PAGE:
ABA Banking Journal - November 2010 - (Page 39)

ABA COMPLIANCE CENTER | InBOx Does ACH credit to passbook trigger statement? Q. We offer passbook savings to our customers. Our bank does not allow automated clearinghouse debits to be made from these accounts, but we do allow ACH credits. If a passbook savings account receives an ACH credit, does that trigger a need to generate a statement? A. There is no requirement to provide statements on such accounts when they may only be accessed electronically by preauthorized transfers, such an ACH credit. See Regulation E Section 205.9(c) (1)(i), which states: “(c) Exceptions to the periodic statement requirement for certain accounts — (1) Preauthorized transfers to accounts. For accounts that may be accessed only by preauthorized transfers to the account the following rules apply: “(i) Passbook accounts. For passbook accounts, the financial institution need not provide a periodic statement if the institution updates the passbook upon presentation or enters on a separate document the amount and date of each electronic fund transfer since the passbook was last presented.” The Official Staff Commentary to this section states: “Periodic statements limited to EFT activity. A financial institution that uses a passbook as the primary means for displaying account activity, but also allows the account to be debited electronically, may provide a periodic statement requirement that reflects only the EFTs and other required disclosures (such as charges, account balances, and address and telephone number for inquiries).” [Emphasis added] This should be disclosed as part of your Reg E initial disclosures as follows: “Passbook account where the only possible electronic fund transfers are preauthorized credits. If you bring your passbook to us, we will record any electronic deposits that were made to your account since the last time you brought in your passbook.” In addition, you may use any reasonable means to provide a telephone number to consumers with passbook accounts that can only be accessed by preauthorized credits and that do not receive periodic statements. For example, you may print the telephone number in the passbook, or include the number with the annual error resolution notice (which still must be provided to passbook customers.) (Response provided 5/11/2010) Handling Reg B’s 30-day rule Q. With the renewed focus on Regulation B, I am concerned about how timing is addressed for mortgage applications. It’s not unusual for underwriting to take longer than 30 days. How do we defend ourselves for not making a decision and sending notice within 30 days? A. Regulation B does not differentiate between mortgage applications or any other type of loan application. What the regulation states is that the bank must take some kind of action on a completed application within 30 days. “Action” can mean declining the request; sending a notice of incompleteness; or approving the request. Communicating to the applicant that additional information is needed is action. The reg does not dictate the processing time for the loan. In those instances in which it takes more than 30 days to underwrite a mortgage transaction, what is required is that the bank communicates the status of the application within 30 days. (It can’t just say “We’re working on it and we’ll let you know.” ) The bank may meet the Reg B notification requirements by communicating a denial, an approval, or that additional information is required. Once you communicate, the 30-day clock stops, unless you decide to decline due to failure to provide information. (Response provided 6/25/2010) A different CRA question Q. Would a deposit reporting bureau such as ChexSystems be considered a Consumer Reporting Agency (CRA) under the Fair Credit Reporting Act for purposes of including this in the scope of our procedures for the FACT Act/FCRA Accuracy and Integrity Rules? A. The FCRA/FACT Act in some places states that a consumer reporting agency includes the three nationwide consumer reporting agencies (Equifax, Trans Union, and Experian) and in other places states that an agency also includes the “specialty” providers, such ChexSystems. For purposes of accuracy and integrity as well as direct disputes, FCRA/ FACTA uses the broader definition of the term “CRA,” which includes ChexSystems and other specialty agencies. ChexSystems was already considered an agency for purposes of adverse action. (Response provided 6/25/2010) Leslie Callaway, CRCM, ABA Compliance Project Manager, and Mark Kruhm, CRCM, ABA Senior Compliance Analyst, and other ABA experts, answer ABA member questions here and in the online edition of Inbox at ababj.com. Member banks may submit questions to: compliance@aba. com. Disclaimer: Our answers do not provide, nor are they intended to substitute for, professional legal advice. Answers were current as of date shown at the end of each item. november 2010 | ABA BANKING JOURNAL | 39 http://www.ababj.com/blog/461.html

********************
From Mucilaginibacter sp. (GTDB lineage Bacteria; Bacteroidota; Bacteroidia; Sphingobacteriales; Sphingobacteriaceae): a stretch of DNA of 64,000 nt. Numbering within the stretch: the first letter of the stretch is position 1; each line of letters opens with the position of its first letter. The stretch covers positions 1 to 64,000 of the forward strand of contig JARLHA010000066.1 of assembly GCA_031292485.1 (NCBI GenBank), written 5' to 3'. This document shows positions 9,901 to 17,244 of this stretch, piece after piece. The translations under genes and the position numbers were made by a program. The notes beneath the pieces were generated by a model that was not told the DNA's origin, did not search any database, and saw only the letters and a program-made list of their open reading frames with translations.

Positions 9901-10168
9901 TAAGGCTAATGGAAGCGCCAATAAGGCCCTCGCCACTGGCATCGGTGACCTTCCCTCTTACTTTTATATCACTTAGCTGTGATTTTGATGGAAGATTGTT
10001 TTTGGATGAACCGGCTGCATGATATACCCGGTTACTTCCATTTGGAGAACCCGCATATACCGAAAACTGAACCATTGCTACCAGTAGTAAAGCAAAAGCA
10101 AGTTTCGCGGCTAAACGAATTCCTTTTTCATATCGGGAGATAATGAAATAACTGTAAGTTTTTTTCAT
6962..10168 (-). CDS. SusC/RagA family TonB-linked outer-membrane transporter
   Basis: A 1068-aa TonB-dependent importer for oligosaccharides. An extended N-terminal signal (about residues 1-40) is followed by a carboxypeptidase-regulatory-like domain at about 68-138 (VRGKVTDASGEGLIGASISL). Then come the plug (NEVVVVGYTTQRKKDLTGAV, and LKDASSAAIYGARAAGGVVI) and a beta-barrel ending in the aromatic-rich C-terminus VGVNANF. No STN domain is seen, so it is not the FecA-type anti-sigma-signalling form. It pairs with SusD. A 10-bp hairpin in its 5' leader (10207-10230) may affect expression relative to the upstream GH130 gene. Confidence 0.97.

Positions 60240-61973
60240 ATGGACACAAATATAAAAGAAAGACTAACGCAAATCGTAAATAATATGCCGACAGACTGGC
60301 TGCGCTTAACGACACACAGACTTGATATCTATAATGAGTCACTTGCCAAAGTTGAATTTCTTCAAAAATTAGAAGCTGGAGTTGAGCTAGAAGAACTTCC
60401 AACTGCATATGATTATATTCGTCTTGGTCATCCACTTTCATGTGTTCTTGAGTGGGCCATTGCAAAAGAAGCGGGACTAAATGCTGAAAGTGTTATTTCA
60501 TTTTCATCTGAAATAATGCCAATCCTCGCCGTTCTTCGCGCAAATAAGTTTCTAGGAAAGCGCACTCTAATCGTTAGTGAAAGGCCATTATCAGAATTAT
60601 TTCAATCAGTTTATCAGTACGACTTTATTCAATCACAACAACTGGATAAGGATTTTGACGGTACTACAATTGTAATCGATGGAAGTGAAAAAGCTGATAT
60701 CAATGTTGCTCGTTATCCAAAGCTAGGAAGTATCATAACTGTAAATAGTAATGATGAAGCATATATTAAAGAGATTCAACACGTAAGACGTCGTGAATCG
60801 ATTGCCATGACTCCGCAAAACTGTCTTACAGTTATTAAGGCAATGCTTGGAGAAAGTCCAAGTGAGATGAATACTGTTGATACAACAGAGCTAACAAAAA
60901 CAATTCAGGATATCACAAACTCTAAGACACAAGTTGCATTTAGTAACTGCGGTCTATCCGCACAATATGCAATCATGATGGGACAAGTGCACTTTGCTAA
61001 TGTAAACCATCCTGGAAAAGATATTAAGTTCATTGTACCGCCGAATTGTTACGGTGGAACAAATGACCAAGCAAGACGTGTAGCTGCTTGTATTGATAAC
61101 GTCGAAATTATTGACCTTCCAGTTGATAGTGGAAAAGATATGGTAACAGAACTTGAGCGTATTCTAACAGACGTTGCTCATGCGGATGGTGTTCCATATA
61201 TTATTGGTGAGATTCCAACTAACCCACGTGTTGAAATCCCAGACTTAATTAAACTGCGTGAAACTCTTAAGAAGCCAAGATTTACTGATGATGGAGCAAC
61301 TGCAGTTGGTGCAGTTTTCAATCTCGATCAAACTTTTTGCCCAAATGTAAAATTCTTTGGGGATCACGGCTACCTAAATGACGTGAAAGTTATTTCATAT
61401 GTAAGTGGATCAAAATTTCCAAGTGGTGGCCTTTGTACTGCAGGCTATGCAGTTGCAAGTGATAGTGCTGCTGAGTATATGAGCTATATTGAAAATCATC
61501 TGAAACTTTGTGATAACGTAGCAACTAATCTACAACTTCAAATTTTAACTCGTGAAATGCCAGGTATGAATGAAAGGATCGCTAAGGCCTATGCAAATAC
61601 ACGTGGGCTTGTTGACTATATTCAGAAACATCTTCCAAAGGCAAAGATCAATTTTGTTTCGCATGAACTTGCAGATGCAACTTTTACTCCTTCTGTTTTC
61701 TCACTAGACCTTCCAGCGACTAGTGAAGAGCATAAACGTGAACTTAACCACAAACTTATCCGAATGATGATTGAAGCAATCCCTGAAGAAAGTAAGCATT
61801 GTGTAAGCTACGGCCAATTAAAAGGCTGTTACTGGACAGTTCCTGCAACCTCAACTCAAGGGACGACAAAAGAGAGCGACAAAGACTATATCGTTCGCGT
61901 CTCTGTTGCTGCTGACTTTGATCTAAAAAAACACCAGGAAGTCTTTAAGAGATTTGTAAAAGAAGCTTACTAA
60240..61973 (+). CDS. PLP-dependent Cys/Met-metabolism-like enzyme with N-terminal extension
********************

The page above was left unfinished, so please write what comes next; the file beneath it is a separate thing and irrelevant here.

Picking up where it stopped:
Table of Contents for the Digital Edition of ABA Banking Journal - November 2010

ABA Banking Journal - November 2010
Contents
Chairman’s View
Editor’s Column
The Economy
Bank Notes
ABA Community Banking: Chapter 12’s Bad Fit
Pass the Aspirin
Tech Topics
Capital Squeeze
Basel III Redefines Capital
Compliance Clinic
Compliance Inbox
ABA Resources
Investment Management
Surveys & Trends
First Person

ABA Banking Journal - November 2010

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